Changing Patterns in Caribbean
The patterns of stratification which existed and continues to exist in the Caribbean can be traced to the history of the region. Groups who are similar with respect to ethnicity, race, education and status are more likely to intermarry and associate with themselves than with other groups. The poorer classes tend to comply with this arrangement since they do not have the power to change these patterns. During slavery the planters formed a plantocracy which ensured that they were in control. This was necessary because of the small number of plantation owners (or whites) which lived in the Caribbean. Because they owned the plantations and the slaves; they controlled the institutions, and the laws were made for their benefit, forming the upper class stratum. Below them were the coloureds and free slaves. Their ideologies and values were inspired by and depended on the colour gradations which the system perpetuated, that is, the lighter the skin colour the more privileged the individual. At the bottom of the stratification system was the enslaved blacks.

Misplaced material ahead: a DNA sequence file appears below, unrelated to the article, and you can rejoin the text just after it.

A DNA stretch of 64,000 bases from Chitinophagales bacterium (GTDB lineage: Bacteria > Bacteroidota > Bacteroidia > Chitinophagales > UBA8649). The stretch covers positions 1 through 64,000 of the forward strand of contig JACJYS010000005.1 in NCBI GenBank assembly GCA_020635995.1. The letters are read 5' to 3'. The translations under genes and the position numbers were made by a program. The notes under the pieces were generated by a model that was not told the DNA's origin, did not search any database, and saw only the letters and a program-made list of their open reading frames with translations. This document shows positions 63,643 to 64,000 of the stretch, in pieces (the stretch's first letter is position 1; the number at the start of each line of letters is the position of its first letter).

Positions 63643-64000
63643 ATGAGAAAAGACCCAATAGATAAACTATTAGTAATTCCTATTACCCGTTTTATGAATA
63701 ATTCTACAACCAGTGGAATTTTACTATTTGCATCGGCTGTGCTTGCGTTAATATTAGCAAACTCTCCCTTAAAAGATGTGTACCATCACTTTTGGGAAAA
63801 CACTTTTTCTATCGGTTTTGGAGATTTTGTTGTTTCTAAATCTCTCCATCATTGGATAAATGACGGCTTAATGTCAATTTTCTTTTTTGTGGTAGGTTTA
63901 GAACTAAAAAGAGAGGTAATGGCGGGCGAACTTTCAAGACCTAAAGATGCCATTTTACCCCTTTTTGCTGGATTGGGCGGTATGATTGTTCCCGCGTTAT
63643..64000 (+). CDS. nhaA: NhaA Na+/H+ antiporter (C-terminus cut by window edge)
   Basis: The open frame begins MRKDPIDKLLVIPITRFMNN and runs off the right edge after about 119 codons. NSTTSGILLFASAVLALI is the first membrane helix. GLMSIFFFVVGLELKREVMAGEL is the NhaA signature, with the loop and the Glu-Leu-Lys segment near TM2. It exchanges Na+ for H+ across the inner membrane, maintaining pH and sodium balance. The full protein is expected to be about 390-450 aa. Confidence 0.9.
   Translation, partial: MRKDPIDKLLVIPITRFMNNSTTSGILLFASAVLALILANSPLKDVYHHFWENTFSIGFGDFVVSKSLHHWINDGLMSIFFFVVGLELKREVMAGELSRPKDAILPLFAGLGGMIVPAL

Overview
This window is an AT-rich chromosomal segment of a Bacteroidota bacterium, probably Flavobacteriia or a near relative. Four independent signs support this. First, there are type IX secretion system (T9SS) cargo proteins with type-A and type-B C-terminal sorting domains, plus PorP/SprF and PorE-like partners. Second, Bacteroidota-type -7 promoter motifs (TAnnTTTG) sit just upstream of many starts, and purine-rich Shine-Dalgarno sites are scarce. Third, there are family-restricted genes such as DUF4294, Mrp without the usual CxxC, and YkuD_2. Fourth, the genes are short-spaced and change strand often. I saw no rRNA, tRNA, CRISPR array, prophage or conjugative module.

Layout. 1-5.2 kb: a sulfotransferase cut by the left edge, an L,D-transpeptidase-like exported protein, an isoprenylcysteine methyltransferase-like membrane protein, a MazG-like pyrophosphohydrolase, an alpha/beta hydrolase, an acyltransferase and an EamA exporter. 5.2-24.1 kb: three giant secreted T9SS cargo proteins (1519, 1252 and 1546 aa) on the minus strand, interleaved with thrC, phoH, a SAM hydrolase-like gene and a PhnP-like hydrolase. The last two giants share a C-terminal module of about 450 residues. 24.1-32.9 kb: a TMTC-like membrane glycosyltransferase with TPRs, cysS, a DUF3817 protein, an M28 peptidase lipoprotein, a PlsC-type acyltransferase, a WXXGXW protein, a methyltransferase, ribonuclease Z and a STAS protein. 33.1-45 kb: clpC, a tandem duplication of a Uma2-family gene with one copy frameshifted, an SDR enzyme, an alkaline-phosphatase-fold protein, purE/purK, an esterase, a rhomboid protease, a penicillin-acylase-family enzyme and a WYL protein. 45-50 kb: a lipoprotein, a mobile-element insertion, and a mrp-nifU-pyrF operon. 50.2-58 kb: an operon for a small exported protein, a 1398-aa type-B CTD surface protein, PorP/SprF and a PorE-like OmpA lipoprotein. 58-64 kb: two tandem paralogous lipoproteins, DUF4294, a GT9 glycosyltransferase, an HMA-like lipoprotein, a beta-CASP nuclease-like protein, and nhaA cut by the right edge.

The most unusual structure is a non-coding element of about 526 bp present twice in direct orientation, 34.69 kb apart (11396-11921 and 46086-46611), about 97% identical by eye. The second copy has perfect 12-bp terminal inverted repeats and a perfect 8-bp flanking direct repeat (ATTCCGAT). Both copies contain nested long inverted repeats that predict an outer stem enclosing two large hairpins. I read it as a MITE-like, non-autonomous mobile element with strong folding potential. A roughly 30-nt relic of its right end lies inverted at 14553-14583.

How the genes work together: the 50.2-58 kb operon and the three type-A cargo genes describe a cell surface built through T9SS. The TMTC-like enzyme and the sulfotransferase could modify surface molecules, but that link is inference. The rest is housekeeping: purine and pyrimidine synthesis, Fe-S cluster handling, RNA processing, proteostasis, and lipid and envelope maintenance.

George Beckford in his theory of the “plantation society” states that the structure of the Caribbean is reflective of the structure of the colonial era. Colonialism instituted” pigmentocracy” in the social stratification system of the Caribbean region. This means that people who are of a fairer skin complexion are given more wealth, prestige and power than others in the society and were therefore at the upper end of the stratification structure. During slavery, the whites would forcibly cohabit with the Amerindians, Africans and Indian women. If the off springs of
Cape Sociology Unit 1
these unions looked more European they were dealt with more mercifully and some were educated. Having these European traits was also an avenue to ‘social betterment’, a black man who had been educated would...